The man from the ministry

As it prepares to celebrate its fifth birthday, the Ministry of Sound is well on its way to achieving its goal of becoming a global brand. Steve Bevan reports

As it prepares to celebrate its fifth birthday, the Ministry of Sound

is well on its way to achieving its goal of becoming a global brand.

Steve Bevan reports



The first thing that hits you as you walk off a grubby backstreet near

the Elephant and Castle and into the offices of the Ministry of Sound is

the sheer frenetic activity.



A constant stream of PR people, brand managers, record company

executives, DJs, and delivery boys rush through the reception. This is

the hidden nerve centre of Ministry - a pounds 15 million a year

business with five companies involved in record production, publishing,

merchandising, tours and club promotion. Behind the screen a complex of

makeshift offices hums with the activity of a small army of promotions

people, designers, production staff and others.



It would, admits managing director Mark Rodol, come as a shock to most

of the hundreds of clubbers who queue for hours for the privilege of

paying up to pounds 15 to dance the night away in Britain’s first

‘superclub’, to think that next door is something as prosaic as an

office.



But, as it gets ready to celebrate its fifth birthday on 18 September,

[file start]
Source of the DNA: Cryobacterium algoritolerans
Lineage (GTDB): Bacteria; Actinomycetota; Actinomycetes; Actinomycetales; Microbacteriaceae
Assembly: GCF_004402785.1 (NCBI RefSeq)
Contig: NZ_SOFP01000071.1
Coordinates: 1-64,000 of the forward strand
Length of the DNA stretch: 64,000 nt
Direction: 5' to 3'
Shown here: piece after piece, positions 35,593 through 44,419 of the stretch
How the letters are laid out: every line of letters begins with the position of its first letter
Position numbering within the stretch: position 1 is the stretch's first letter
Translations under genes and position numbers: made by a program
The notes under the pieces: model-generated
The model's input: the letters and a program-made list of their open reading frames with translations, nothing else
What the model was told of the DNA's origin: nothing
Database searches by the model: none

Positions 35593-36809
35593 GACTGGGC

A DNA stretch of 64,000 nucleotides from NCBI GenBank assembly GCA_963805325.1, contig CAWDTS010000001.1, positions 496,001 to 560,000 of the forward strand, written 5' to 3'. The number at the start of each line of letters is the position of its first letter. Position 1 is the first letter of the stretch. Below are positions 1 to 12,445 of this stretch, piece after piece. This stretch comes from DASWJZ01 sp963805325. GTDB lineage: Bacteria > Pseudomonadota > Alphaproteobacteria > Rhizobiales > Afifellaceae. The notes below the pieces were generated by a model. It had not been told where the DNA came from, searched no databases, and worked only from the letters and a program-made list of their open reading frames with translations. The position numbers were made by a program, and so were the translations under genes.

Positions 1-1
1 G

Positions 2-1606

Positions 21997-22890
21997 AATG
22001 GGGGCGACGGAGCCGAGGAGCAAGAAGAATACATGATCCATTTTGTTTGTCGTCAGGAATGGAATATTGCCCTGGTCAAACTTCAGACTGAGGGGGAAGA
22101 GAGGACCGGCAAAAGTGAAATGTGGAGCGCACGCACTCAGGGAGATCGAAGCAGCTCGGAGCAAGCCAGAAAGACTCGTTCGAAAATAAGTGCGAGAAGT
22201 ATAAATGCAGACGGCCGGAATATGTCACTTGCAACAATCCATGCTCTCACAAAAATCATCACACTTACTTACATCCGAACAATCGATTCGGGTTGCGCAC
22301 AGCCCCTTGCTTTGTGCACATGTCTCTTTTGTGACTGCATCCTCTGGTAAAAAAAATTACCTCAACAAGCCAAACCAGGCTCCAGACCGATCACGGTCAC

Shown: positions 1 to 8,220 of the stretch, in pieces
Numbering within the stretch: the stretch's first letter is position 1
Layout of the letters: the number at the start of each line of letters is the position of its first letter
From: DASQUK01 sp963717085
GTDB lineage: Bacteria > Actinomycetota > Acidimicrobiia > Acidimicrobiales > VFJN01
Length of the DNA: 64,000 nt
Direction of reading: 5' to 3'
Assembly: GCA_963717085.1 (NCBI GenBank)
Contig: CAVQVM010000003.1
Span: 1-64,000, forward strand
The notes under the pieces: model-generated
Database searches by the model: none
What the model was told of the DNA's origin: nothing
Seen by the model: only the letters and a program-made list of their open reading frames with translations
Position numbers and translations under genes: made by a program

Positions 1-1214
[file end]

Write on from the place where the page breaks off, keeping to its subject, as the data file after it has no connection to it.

the Ministry of Sound has gone corporate. Now the centre of a fast-

growing musical empire with serious ambitions to be a world player,

Ministry’s credo is encapsulated by a mission statement dreamed up by ad

agency Leo Burnett: ‘We are building a global entertainment business,

based on a strong aspirational brand, respected for its creativity and

quality.’



The company is certainly moving in the right direction. It has doubled

its turnover every year for the last three years to around pounds 15

million a year today. It is about to release its fifth compilation album

and plans being considered include clubs overseas, a shop in the West

End and a Ministry of Sound bar.



Perched in an office above the fray, the company’s 33-year-old chairman,

James Palumbo - ex-merchant banker and heir to millions - plays down the

idea that this was all part of a master plan. ‘I realised, I can’t